The importance of portable astronomy kit



Clouds: an astronomer's nemesis. But it does help to have decent gear for when the skies do eventually clear.
Credit: iStock


Frustrated, but at least I have the gear.

That’s what I tell myself as I write this blog, the day after the 21 January perigee full Moon lunar eclipse (you may have heard it called 'Blood Wolf Supermoon' or something along those lines).

But the weather is something we have no control over, and you can either stay put and hope for that clear gap at the right time or, if you have a portable set-up, head off to find a site with possible clear sky.

This is why it is worth considering a set-up that can be quickly taken anywhere and have a quick set up time too. 

However, a ‘portable’ set up can mean different things to different people.

On the one hand, small lightweight tracking mounts for cameras and small telescopes have become the mainstay of many who do a lot of travelling, especially for solar eclipse trips or for that once-in-a-lifetime holiday to far off lands where there might be a chance of seeing new skies and objects.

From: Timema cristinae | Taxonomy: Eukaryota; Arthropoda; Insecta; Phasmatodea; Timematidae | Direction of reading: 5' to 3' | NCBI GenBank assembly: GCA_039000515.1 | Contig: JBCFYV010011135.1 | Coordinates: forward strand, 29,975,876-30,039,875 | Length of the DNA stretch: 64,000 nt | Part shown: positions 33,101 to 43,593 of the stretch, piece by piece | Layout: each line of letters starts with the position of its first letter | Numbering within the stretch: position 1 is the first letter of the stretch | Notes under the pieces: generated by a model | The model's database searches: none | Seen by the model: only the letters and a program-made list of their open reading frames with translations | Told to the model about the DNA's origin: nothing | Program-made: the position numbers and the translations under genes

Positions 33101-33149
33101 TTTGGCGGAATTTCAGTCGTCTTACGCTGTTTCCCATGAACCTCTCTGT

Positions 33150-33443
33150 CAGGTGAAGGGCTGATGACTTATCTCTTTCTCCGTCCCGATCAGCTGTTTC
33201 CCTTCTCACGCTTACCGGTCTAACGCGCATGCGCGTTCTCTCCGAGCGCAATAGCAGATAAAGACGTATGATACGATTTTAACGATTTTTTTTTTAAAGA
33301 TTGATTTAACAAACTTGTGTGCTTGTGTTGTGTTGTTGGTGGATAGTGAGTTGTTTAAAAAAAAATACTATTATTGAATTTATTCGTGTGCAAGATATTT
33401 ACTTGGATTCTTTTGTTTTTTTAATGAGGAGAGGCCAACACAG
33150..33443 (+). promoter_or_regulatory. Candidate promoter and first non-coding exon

On the other hand, portability comes down to if a larger system can be broken down into manageable items and transported in a car to a dark site.

Many dedicated amateurs do this; I for one have done it many times.

So even something like the Celestron Advanced VX 9.25-inch Schmidt-Cassegrain Pete Lawrence reviews in the February issue of BBC Sky at Night Magazine makes for a good portable setup for both visual and imaging.

Of course, for imaging you will need a camera, and in the Feb issue Tim Jardine explores the merits of the ToupTek G3M-224-C colour camera too.

So, regardless of the local weather, it’s a good plan to have options when it comes to beating that inevitable cloud mass that is determined to spoil your view of the sky.


The February issue of BBC Sky at Night Magazine is on sale 24 January!




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